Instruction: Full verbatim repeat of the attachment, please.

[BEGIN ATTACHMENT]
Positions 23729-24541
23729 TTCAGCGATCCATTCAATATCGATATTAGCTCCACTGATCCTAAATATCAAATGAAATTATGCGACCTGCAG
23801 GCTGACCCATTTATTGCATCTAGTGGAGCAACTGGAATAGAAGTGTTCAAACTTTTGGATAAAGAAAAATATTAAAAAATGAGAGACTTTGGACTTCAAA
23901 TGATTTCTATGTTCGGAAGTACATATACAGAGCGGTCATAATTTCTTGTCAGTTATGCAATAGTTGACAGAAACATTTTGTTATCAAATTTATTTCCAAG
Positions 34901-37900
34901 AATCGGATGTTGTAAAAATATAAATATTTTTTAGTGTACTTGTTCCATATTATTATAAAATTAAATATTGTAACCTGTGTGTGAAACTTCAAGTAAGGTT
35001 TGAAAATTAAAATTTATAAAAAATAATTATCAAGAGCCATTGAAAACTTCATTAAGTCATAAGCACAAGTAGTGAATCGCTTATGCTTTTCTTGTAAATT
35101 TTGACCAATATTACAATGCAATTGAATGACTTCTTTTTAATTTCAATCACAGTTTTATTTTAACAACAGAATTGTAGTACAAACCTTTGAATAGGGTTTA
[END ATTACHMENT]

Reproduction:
Positions 23729-24541
23729 TTCAGCGATCCATTCAATATCGATATTAGCTCCACTGATCCTAAATATCAAATGAAATTATGCGACCTGCAG
23801 GCTGACCCATTTATTGCATCTAGTGGAGCAACTGGAATAGAAGTGTTCAAACTTTTGGATAAAGAAAAATATTAAAAAATGAGAGACTTTGGACTTCAAA
23901 TGATTTCTATGTTCGGAAGTACATATACAGAGCGGTCATAATTTCTTGTCAGTTATGCAATAGTTGACAGAAACATTTTGTTATCAAATTTATTTCCAAG
Positions 34901-37900
34901 AATCGGATGTTGTAAAAATATAAATATTTTTTAGTGTACTTGTTCCATATTATTATAAAATTAAATATTGTAACCTGTGTGTGAAACTTCAAGTAAGGTT
35001 TGAAAATTAAAATTTATAAAAAATAATTATCAAGAGCCATTGAAAACTTCATTAAGTCATAAGCACAAGTAGTGAATCGCTTATGCTTTTCTTGTAAATT
35101 TTGACCAATATTACAATGCAATTGAATGACTTCTTTTTAATTTCAATCACAGTTTTATTTTAACAACAGAATTGTAGTACAAACCTTTGAATAGGGTTTA